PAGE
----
Your job as a parent is not to “cure” the learning disability, but to give your child the social and emotional tools they need to work through challenges. In the long run, facing and overcoming a challenge such as a learning disability can help your child grow stronger and more resilient.
Always remember that the way you behave and respond to challenges has a big impact on your child. A good attitude won’t solve the problems associated with a learning disability, but it can give your child hope and confidence that things can improve and that they will eventually succeed.
- Keep things in perspective. Remind yourself that everyone faces obstacles. Don’t let it distract you from what’s important — giving your child plenty of emotional and moral support.
- Become your own expert. Do your own research and keep abreast of new developments in learning disability programs, therapies, and educational techniques. You’re the foremost expert on your child, so take charge when it comes to finding the tools, he or she needs in order to learn.
- Be an advocate for your child. You may have to speak up time and time again to get special help for your child. Embrace your role as a proactive parent and work on your communication skills. It may be frustrating at times, but by remaining calm and reasonable, yet firm, you can make a huge difference for your child.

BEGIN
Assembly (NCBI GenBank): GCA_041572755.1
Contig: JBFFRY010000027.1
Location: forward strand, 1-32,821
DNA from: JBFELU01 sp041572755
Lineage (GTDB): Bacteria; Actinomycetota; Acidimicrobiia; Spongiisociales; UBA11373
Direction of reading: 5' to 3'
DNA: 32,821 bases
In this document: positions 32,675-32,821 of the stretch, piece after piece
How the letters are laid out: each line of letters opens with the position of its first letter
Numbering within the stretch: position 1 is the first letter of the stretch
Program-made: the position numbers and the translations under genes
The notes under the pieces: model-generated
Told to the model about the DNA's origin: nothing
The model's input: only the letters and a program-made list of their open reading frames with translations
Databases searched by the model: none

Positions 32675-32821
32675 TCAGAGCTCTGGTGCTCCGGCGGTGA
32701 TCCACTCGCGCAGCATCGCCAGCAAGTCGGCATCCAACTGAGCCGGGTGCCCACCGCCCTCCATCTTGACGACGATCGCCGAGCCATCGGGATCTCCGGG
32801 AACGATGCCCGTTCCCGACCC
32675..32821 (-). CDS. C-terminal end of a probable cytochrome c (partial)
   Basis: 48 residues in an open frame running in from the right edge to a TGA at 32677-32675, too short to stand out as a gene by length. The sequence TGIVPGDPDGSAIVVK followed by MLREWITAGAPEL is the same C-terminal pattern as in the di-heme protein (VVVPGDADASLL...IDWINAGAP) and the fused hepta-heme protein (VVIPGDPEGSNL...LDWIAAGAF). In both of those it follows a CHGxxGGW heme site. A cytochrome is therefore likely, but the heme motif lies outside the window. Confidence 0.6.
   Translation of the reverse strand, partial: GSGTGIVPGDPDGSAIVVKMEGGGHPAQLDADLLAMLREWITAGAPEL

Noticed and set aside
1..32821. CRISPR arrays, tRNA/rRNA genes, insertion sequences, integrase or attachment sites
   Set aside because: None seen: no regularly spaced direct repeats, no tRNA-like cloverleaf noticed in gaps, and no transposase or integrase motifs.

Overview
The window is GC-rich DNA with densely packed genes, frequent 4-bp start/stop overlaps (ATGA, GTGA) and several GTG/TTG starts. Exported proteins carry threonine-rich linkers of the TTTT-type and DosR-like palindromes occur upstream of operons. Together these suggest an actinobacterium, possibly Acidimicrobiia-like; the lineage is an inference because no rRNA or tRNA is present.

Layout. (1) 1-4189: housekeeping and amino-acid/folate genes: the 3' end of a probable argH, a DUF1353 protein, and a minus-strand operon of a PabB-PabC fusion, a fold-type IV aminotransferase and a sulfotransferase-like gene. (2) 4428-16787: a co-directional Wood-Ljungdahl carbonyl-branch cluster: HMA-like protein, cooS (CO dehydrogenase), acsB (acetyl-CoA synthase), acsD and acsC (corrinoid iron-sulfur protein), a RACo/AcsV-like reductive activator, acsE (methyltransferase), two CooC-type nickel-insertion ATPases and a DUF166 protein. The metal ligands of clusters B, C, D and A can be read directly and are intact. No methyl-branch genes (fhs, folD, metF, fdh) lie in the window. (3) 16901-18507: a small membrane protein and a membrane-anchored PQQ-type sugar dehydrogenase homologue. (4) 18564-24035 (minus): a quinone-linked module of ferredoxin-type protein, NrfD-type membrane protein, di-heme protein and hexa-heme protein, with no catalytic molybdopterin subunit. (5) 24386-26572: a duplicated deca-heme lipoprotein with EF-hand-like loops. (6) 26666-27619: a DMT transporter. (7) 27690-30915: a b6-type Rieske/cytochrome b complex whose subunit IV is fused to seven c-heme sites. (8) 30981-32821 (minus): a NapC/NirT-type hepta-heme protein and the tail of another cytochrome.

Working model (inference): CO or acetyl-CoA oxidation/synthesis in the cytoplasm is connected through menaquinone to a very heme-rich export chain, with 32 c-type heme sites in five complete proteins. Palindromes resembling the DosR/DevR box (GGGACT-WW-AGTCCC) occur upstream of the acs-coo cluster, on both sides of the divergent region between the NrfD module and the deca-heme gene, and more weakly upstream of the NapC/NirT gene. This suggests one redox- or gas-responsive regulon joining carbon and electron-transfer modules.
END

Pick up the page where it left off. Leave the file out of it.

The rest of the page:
- Remember that your influence outweighs all others. Your child will follow your lead. If you approach learning challenges with optimism, hard work, and a sense of humor, your child is likely to embrace your perspective or at least see the challenges as a speed bump, rather than a roadblock. Focus your energy on learning what works for your child and implementing it the best you can.
Coach Benjamin Mizrahi. Educator. Learning Specialist. Family Coach. Father. Husband.
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